Like most of us, you are probably using thin-provisioned LUNS on your storage system. If you’re using an all flash array (AFA), like EMC’s XtremIO, then you’re also probably using a pretty awesome in-line deduplicating and compressing storage system. I did not know until recently that unused storage blocks on a VMFS datastore are NOT automatically “released” back to the XtremIO once you delete something. For example. You have a 100GB VM on VMFS on XtremIO. If you delete that 100GB, the vmware esx host does not automatically tell the XtremIO that it can have those 100GB back.
You have to run what’s called an “UNMAP” command. Here’s the VMware KB with all the details. While you can do this with PowerCLI or with EMC’s VSI plugin to make your life easier (both are options I’m going to explore next), the primary way to do this is by SSH to one of your hosts.
then run a command like this: esxcli storage vmfs unmap -l XIO2-VIEW-Desktops4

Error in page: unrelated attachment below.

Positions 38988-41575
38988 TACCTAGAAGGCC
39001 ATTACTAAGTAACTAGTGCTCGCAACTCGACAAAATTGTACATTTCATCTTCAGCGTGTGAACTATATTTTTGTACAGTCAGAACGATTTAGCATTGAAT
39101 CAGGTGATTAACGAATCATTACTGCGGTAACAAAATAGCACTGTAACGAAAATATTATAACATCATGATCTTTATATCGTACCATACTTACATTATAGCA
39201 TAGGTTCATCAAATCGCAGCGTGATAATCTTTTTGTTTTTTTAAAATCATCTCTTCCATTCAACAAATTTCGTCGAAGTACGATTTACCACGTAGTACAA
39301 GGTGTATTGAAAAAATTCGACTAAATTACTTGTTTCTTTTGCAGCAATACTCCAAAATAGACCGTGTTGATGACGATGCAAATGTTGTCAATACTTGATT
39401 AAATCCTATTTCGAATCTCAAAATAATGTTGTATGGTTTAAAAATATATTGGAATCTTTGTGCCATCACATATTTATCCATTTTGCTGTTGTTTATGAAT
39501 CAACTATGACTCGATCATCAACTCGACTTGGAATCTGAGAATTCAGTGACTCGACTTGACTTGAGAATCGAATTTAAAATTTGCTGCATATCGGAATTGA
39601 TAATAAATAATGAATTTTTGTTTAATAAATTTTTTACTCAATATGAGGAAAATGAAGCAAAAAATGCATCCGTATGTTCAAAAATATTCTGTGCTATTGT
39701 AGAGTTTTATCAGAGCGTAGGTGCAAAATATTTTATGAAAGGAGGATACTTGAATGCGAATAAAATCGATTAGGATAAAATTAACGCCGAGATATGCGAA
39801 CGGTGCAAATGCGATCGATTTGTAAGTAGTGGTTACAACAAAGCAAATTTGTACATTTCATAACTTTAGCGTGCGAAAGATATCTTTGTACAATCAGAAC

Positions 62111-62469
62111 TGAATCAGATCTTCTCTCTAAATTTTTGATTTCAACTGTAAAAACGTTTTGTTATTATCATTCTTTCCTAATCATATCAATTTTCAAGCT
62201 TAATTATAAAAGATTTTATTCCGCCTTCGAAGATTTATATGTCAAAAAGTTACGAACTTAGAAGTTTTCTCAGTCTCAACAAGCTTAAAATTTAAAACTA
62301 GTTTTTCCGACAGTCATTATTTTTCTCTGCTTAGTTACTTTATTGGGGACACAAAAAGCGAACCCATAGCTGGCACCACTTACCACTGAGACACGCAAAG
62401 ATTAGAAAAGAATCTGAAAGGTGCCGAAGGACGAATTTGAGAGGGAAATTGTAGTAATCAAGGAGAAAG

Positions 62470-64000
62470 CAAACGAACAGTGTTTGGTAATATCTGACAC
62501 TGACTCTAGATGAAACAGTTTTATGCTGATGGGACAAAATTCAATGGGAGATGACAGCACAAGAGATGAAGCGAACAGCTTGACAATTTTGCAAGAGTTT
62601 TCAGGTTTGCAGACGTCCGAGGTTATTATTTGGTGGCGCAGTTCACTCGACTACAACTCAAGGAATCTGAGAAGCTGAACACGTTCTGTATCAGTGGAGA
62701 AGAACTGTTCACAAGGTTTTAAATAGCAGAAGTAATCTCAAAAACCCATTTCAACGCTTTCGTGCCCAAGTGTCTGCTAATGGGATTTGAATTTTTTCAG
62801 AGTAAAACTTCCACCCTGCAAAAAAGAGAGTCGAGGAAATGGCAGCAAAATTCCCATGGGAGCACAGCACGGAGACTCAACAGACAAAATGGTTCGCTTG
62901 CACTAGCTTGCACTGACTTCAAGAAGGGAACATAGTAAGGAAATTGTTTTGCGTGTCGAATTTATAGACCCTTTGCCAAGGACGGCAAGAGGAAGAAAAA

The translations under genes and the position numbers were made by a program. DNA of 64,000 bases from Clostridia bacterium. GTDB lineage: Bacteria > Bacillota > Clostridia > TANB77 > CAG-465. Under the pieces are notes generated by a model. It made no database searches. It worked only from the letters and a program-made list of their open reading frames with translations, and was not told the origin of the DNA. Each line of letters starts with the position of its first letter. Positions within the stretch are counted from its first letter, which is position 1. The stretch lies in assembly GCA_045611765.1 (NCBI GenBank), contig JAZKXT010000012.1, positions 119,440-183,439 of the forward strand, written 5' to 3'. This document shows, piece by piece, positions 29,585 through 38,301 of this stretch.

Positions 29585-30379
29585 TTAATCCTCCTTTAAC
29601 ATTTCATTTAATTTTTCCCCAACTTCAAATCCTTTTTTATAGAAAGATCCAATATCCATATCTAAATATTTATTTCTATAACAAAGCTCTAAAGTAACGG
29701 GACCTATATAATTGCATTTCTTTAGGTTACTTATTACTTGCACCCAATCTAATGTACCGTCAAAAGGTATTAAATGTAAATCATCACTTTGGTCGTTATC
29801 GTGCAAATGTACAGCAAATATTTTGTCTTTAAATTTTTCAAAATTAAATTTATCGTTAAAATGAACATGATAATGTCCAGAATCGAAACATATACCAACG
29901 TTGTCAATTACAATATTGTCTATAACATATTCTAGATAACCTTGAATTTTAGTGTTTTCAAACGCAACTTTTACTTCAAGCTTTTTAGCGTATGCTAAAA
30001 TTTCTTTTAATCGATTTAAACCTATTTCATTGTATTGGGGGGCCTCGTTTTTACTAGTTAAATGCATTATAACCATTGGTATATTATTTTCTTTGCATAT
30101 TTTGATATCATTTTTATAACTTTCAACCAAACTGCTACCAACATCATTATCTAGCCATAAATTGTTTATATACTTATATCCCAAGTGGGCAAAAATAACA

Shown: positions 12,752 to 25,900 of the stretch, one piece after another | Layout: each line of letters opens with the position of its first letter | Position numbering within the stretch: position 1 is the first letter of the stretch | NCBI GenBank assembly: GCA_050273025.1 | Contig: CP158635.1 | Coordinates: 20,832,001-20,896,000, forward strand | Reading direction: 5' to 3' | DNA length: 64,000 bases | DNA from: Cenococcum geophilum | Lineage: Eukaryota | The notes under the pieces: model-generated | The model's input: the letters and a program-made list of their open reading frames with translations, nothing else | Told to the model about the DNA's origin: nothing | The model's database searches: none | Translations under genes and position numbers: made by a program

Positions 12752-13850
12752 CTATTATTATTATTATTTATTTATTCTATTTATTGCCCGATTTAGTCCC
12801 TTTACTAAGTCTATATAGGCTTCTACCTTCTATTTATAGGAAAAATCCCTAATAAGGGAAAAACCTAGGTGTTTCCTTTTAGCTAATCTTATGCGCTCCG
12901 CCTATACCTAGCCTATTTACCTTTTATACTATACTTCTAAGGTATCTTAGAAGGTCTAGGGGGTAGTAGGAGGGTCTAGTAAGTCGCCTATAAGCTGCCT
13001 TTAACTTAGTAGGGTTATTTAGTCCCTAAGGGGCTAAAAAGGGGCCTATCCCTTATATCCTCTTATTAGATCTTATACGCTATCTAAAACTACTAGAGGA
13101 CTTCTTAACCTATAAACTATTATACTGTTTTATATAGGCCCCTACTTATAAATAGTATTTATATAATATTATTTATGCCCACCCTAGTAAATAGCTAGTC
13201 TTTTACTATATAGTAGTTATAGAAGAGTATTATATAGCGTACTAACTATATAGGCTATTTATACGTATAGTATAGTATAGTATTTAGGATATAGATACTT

Then you wait. It took about 10 minutes per LUN for me. It also uses up a good amount of Bandwidth on your storage system. I would definitely do this in slow periods of usage to avoid latency on your virtual machines.
I started with 4.068TB in use (54% of my XtremIO 10TB X-Brick). I finished with 2.495TB in use (33% used). So I reclaimed 1.573 TB! See comparison chart below.
**Your results will vary based on what you have on your XtremIO/AFA, and how often that data changes. We are hosting 390 linked clone virtual desktops and 65 servers on our XtremIO. I saw the most space being reclaimed after running this command against my Desktop LUNs (over 1TB)**
**ALSO – you have to follow some additional steps FIRST if you have removed a significant amount of data from the guest OS in the VM (like deleting 500GB of data from Windows). The above unmap process does not reclaim those 500GB from the XtremIO without running SDELETE inside of Windows FIRST. There’s more info on the web about running SDELETE and it is available from Microsoft here.**